Saad Hariri: Hariri: Consensus president sole solution

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Hariri: Consensus president sole solution
Hashem Osseiran/Hussein Dakroub/The Daily Star
Nov. 28, 2014

BEIRUT: The election of a consensus candidate is the only solution to end the political deadlock that has left Lebanon without a president for more than six months, former Prime Minister Saad Hariri said Thursday.

Hariri also strongly supported a long-awaited dialogue between his Future Movement and Hezbollah, saying the talks with the influential Shiite party were designed to defuse Sunni-Shiite tensions and shield the country against security threats linked to the war in Syria.

He said Free Patriotic Movement leader MP Michel Aoun could not be elected president because he was opposed by the March 14 coalition, which has nominated Lebanese Forces chief Samir Geagea for the country’s top Christian post.

“Gen. Michel Aoun has a problem with the March 14 coalition. Since there is no consensus over Michel Aoun, and no consensus over Samir Geagea, then let’s go for a consensus president,” Hariri said during a sit-down interview at his Paris residence with LBCI TV Thursday night. “A consensus president is the solution in Lebanon.”

“The consensus candidate is one that everyone agrees upon, a candidate that everyone supports to revive the country, a candidate that could address the country’s problems and could hold talks with everyone,” Hariri said, adding that the main function of dialogue would be to express the need for a consensus candidate.

The head of the Future Movement said he was serious about holding dialogue with Hezbollah to serve Lebanon’s interest.

“Dialogue [with Hezbollah] is important and it should take place. I am serious about dialogue. I am for a serious dialogue in the national interest. I want the election of a president in order for the economy to recover,” Hariri said, adding: “One of the most important reasons for going to dialogue is to contain Sunni-Shiite tensions.”

Hariri cited Hezbollah’s military intervention in Syria, its arsenal, the Special Tribunal for Lebanon which is investigating former Prime Minister Rafik Hariri’s 2005 assassination, and Hezbollah’s arming of the “Resistance Brigades” as key contentious issues with the party.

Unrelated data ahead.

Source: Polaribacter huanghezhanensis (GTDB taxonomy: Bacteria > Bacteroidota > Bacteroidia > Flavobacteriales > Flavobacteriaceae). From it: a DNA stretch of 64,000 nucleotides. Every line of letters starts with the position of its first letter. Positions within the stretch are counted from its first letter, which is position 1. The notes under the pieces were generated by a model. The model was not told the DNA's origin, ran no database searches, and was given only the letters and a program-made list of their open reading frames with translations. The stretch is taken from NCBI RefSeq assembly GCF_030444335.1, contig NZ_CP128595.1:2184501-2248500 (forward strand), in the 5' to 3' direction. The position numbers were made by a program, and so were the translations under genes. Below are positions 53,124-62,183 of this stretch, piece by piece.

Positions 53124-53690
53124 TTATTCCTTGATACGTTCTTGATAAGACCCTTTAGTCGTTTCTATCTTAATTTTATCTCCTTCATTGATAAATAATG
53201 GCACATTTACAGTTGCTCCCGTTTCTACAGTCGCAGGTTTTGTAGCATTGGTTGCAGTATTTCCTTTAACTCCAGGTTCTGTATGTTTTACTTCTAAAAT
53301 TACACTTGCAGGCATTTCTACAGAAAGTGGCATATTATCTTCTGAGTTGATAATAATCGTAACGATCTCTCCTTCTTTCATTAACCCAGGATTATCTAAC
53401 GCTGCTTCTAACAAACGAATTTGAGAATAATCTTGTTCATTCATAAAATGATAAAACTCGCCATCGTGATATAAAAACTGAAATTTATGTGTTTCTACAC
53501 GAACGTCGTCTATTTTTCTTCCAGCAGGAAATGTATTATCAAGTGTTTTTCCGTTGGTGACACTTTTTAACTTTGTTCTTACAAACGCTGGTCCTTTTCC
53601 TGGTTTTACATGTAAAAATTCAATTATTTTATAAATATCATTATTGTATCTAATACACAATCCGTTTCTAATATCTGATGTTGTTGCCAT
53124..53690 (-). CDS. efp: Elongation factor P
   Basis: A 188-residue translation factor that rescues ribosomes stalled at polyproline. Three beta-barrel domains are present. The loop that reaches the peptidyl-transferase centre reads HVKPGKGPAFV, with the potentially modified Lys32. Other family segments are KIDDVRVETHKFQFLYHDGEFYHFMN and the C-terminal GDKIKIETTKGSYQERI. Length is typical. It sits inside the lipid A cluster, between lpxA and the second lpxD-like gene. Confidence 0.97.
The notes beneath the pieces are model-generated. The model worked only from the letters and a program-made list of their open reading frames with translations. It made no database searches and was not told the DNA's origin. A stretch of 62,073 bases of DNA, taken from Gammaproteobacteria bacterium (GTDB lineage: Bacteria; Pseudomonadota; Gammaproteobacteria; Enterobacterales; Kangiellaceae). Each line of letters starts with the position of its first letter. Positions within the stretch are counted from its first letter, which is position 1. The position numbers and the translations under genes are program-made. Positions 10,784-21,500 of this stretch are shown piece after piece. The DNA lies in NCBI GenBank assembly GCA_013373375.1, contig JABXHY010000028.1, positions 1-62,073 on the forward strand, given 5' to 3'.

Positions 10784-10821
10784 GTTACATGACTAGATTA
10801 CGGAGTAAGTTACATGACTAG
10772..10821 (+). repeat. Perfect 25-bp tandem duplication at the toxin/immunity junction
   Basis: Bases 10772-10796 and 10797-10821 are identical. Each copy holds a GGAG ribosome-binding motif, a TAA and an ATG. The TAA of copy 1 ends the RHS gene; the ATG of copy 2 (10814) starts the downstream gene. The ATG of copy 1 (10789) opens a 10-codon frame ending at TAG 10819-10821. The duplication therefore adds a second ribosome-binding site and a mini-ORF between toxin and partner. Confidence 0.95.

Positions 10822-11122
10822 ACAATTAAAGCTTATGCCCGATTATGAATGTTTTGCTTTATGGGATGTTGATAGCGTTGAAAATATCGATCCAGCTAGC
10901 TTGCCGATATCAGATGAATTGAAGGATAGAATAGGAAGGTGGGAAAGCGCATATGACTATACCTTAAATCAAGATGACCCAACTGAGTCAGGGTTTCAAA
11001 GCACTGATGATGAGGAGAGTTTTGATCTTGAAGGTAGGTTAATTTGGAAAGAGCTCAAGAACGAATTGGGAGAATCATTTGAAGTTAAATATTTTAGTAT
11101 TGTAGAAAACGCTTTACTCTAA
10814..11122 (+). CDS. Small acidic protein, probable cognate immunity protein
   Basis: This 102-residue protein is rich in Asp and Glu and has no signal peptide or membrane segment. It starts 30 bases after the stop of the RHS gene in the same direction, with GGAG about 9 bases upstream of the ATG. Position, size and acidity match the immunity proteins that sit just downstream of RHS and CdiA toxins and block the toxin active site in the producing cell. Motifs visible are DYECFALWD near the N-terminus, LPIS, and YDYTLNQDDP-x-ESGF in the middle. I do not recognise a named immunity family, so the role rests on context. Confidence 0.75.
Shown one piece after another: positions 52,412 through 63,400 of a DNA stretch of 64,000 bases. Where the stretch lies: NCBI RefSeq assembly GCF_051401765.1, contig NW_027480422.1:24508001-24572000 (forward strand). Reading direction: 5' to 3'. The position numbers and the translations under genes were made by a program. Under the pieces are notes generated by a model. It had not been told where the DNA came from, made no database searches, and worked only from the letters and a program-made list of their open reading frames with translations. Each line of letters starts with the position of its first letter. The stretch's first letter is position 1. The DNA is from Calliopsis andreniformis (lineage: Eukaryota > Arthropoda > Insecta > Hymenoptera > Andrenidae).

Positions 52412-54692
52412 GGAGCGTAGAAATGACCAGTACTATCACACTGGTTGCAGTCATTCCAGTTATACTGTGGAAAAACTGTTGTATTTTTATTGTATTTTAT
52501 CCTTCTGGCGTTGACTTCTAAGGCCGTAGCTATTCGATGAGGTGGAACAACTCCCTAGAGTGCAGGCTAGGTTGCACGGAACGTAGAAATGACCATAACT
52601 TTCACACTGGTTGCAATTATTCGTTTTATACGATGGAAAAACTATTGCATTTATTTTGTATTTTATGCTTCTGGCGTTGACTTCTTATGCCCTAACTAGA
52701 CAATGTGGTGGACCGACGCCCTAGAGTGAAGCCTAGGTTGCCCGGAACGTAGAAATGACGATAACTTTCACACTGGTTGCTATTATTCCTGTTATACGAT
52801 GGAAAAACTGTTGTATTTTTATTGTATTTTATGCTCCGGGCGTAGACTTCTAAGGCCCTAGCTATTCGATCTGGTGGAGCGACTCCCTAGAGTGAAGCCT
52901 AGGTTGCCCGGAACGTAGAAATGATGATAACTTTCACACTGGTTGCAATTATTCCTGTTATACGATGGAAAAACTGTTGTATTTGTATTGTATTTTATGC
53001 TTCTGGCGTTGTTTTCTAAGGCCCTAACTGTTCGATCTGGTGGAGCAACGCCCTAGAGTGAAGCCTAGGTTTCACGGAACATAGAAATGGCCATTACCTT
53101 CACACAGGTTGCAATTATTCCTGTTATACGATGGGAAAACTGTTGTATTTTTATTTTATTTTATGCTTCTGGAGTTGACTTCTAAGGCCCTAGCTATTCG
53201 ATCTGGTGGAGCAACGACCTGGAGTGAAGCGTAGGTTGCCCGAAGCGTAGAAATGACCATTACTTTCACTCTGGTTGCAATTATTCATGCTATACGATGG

He said the planned dialogue was not designed to offer a political cover for Hezbollah’s intervention in Syria, adding that the Future Movement’s stance on the conflict in Syria was to support the Syrian people and the opposition.

“We support the Syrians’ struggle for freedom. We are against the regime,” Hariri said. He predicted the eventual downfall of President Bashar Assad’s regime.

Hariri warned that his party could not tolerate a candidate who would maintain relations with Assad, saying that he had lost legitimacy and only remained standing because of support from Iran.

Commenting on an Iranian military gift to the Lebanese Army, which the government has not yet accepted, Hariri said the best gift Iran can give to Lebanon is to tell Hezbollah to withdraw from Syria.

Hariri said Speaker Nabih Berri and MP Walid Jumblatt were working to get the Future-Hezbollah dialogue started. He said efforts were underway to prepare the dialogue agenda. He ruled out a meeting for now between him and Hezbollah leader Sayyed Hasan Nasrallah, saying that dialogue would be attended first by officials from both parties.

“The dialogue [with Hezbollah] would not go into names of possible candidates. It would just stress the need for a consensus candidate,” he added.

The presidency has been stalled due to a boycott of the presidential vote by Aoun’s bloc and the Hezbollah-led March 8 alliance over the lack of a consensus candidate.

Hariri has been living in self-imposed exile between France and Saudi Arabia for more than three years over security concerns. He returned to Lebanon for a brief visit in August after the clashes in the northeast border town of Arsal between the Army and militants, announcing a $1 billion military grant from Saudi Arabia.

It was the second major Saudi grant to Lebanese security forces announced within a few months of each other. In December, then-President Michel Sleiman announced a $3 billion Saudi aid package to the Lebanese Army.

Hariri praised King Abdullah bin Abdel-Aziz, saying the Saudi grants would benefit all the Lebanese.

He said the Army and other security institutions would receive 30 military aircraft and acquire the military equipment that was requested.

Hariri added that he returned to Lebanon for a brief stay in August because he was concerned about the security situation, and for reasons related to the Saudi grant, promising to return to Lebanon “very soon.”

Hariri flatly rejected any proposal to coordinate between the Lebanese and Syrian armies amid the rise of jihadi groups like ISIS and the Nusra Front.

“Any coordination should take place with the [Syrian] opposition that rejects ISIS and that also rejects Bashar Assad.”

Asked about October’s north Lebanon clashes between the Army and Islamist militants that killed at least 43 people, including eight civilians and 11 soldiers, Hariri said that the military did well, but could have done better.

He said that he was against any March 14 figure who spoke against the Army. That includes controversial north Lebanon lawmaker Khaled Daher, who has repeatedly denounced Army actions, accusing it of targeting Sunnis.

“Sunni moderation is a part of Lebanese moderation,” Hariri said, arguing that after his father’s assassination, the Sunni community did not resort to terrorism or extremism. “Historically the Sunnis in Lebanon have been the moderates,” the former premier said.